You can bet that the truck driver and the company he or she is employed by are going to be relying on their attorneys, as will the insurance carrier. Why wouldn’t you rely on an attorney to guide you through the process and fight on your behalf, too?
If I hire an attorney, does that mean my case will go to court?
No. The truth is that many personal injury cases are settled before they ever reach the courtroom. However, your attorney’s services are always provided with the expectation that the case will go to court, including the notion of facing off against high-powered corporate lawyers that are often hired by trucking companies. Your attorney should also be comfortable with the notion of aggressively negotiating the best settlement possible on your behalf.
What expenses can I recover through a truck accident lawsuit?
Pennsylvania law allows the recovery of both economic and non-economic expenses from liable parties in the event of a motor vehicle accident that results in injury. These expenses, also known as damages, include the following:
- Economic damages: Medical expenses, including ambulance transport, emergency department treatment, hospitalization, diagnostic tests, labs, surgery, physical therapy, and medication; the cost to repair and replace your vehicle; the cost of handicap accessible features added to your home in the event your injuries require them; the cost of mobility equipment, including wheelchairs, handicap modifications on your vehicle, and prosthetics; missed wages due to being too injured to work or being required to miss work for injury-related appointments; the loss of future earning capacity or business opportunities; other out-of-pocket expenses, such as the cost of renting a car while yours is being repaired, transport to and from medical appointments, or the cost of hiring someone to complete household services that you’re no longer able to do because of the severity of your injuries.
- Non-economic damages: Pain and suffering, embarrassment or humiliation, loss of the ability to enjoy the pleasures of life, and disfigurement.
It is hard to pinpoint an exact dollar amount for non-economic damages. The jury determines this amount based on your age at the time of injury, the severity and permanence of the injury, how the injury has impacted your ability to enjoy your life and the activities you participated in before the accident, the severity of disfigurement involved with the injury, and the amount of physical pain and emotional anguish you have experienced.
In addition to economic and non-economic damages, punitive damages, which are designed to punish the defendant for particularly egregious behavior, may also be awarded.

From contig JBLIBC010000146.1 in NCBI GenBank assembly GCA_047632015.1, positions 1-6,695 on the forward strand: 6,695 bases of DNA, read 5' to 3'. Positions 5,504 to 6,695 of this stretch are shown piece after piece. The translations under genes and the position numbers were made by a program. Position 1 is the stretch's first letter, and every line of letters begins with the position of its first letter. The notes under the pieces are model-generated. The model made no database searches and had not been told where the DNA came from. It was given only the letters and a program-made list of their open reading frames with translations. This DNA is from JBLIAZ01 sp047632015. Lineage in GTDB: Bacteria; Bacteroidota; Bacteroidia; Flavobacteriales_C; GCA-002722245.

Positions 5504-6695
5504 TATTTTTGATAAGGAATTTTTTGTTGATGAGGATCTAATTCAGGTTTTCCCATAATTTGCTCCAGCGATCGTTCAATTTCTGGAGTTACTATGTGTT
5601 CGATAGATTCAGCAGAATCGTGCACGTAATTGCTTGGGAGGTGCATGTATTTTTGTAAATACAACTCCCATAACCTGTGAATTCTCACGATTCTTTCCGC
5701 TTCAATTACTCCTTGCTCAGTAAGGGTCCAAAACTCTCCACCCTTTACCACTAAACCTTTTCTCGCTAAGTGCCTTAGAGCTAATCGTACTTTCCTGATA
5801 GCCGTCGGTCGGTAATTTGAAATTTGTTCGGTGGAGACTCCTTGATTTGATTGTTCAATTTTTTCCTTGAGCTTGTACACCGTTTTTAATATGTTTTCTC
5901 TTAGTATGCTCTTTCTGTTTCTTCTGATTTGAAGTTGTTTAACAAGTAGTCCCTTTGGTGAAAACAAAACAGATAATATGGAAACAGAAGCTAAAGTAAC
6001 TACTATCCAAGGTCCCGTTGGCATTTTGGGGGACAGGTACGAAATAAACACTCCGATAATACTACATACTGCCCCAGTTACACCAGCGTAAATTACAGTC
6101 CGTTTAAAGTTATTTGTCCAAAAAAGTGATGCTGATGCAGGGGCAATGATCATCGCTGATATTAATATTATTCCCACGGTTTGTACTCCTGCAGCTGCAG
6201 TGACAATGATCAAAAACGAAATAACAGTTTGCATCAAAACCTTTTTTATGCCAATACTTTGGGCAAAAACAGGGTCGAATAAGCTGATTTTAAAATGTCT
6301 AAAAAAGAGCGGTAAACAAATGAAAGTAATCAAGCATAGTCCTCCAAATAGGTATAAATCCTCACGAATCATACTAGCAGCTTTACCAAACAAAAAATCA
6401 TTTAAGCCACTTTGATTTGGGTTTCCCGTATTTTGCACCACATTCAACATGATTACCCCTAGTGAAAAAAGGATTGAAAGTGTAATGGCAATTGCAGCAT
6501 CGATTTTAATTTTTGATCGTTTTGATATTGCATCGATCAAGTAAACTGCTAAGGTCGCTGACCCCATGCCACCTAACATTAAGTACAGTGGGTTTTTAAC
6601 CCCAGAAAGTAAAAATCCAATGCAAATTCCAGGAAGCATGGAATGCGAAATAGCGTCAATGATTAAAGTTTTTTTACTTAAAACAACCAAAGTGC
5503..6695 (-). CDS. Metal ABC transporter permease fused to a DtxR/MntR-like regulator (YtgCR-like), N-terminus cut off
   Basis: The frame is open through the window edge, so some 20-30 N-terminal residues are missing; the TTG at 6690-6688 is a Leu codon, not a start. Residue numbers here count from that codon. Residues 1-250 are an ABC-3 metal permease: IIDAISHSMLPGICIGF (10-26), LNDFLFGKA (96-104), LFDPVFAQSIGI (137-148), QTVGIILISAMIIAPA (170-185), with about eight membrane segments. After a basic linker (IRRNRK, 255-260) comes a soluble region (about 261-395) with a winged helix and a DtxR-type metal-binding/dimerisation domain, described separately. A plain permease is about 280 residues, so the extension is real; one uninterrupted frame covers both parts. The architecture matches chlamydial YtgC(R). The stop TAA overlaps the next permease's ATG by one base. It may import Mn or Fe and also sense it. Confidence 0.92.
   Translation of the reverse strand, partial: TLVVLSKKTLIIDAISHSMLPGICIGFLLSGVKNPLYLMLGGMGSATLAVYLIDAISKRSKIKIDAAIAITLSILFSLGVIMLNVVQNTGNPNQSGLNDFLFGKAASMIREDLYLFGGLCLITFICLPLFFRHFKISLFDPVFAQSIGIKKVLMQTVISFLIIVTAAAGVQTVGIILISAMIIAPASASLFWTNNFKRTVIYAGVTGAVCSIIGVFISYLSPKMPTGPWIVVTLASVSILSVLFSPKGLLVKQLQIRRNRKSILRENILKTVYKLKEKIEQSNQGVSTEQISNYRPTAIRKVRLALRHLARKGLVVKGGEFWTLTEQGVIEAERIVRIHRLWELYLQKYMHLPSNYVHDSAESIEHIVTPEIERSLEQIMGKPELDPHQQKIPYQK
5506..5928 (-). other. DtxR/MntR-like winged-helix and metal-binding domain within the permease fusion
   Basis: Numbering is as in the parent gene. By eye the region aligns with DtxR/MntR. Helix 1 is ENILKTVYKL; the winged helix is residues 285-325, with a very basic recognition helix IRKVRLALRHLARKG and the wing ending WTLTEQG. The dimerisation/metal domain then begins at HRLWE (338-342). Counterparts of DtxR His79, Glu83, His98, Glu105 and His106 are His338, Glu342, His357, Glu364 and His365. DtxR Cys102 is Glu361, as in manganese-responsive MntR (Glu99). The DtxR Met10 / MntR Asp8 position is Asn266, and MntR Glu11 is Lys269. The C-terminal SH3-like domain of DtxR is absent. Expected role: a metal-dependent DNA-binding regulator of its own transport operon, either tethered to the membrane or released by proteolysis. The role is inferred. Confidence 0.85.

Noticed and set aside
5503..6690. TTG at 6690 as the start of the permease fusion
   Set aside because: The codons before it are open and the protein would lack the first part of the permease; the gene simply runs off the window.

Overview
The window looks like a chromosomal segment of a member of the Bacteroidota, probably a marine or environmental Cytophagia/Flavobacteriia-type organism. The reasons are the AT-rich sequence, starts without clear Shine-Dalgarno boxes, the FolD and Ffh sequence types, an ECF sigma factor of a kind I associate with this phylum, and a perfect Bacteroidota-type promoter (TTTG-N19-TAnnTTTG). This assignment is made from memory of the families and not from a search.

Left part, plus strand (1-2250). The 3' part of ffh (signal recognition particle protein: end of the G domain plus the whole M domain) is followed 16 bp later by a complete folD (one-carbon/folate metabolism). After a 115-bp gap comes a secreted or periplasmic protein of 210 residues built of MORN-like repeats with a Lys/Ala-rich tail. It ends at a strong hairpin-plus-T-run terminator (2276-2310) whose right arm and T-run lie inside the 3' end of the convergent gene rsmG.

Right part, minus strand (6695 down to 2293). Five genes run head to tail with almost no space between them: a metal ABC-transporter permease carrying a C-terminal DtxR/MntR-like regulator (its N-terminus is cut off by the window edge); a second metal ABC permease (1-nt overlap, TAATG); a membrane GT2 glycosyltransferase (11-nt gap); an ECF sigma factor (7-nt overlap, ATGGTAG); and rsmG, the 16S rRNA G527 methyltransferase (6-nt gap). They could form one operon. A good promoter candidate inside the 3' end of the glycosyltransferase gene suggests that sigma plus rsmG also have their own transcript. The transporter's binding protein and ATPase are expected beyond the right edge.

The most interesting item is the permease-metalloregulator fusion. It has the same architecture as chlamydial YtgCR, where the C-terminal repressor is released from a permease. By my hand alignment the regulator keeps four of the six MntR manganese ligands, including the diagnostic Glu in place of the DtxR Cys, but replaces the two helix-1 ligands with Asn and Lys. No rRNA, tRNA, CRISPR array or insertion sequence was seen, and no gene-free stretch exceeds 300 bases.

The truck driver who caused the accident was arrested for DUI and is facing jail time. Can I still file a personal injury claim?
Yes. DUI is a criminal charge that will be prosecuted in criminal court. A personal injury lawsuit is a civil claim completely separate from criminal charges. A successful outcome in a civil case does not result in a conviction of the defendant, but rather the award of damages to the plaintiff. Personal injury lawsuits may be filed whether or not the driver is arrested, convicted, or acquitted of the criminal charge. One thing to note is that a conviction in criminal court is a powerful piece of evidence that may be used to prove liability in personal injury proceedings.
My husband died in a truck accident. Am I able to receive compensation?
Yes. When someone dies in an accident that was caused by another person or entity’s negligence, Pennsylvania law allows for the recovery of damages on behalf of the deceased’s family through a wrongful death claim. A personal representative may file a claim on behalf of:
- The decedent’s spouse
- The decedent’s minor children
- The decedent’s adult children who were dependent on the decedent for financial and emotional support
- The decedent’s parents
If a personal representative does not file a wrongful death claim within six months from the date of the death, then the beneficiaries have the right to file a claim on their own behalf. The damages that may be awarded from a wrongful death lawsuit include:
- Funeral and burial expenses
- Loss of future income
- Pain and suffering
- Loss of consortium (this refers to the loss of physical contact and intimacy for the spouse due to the decedent’s death)
- Punitive damages, if applicable
For more information and guidance as to your legal options regarding a Philadelphia truck accident, contact our experienced truck accident attorneys online or by calling (215) 825-5183.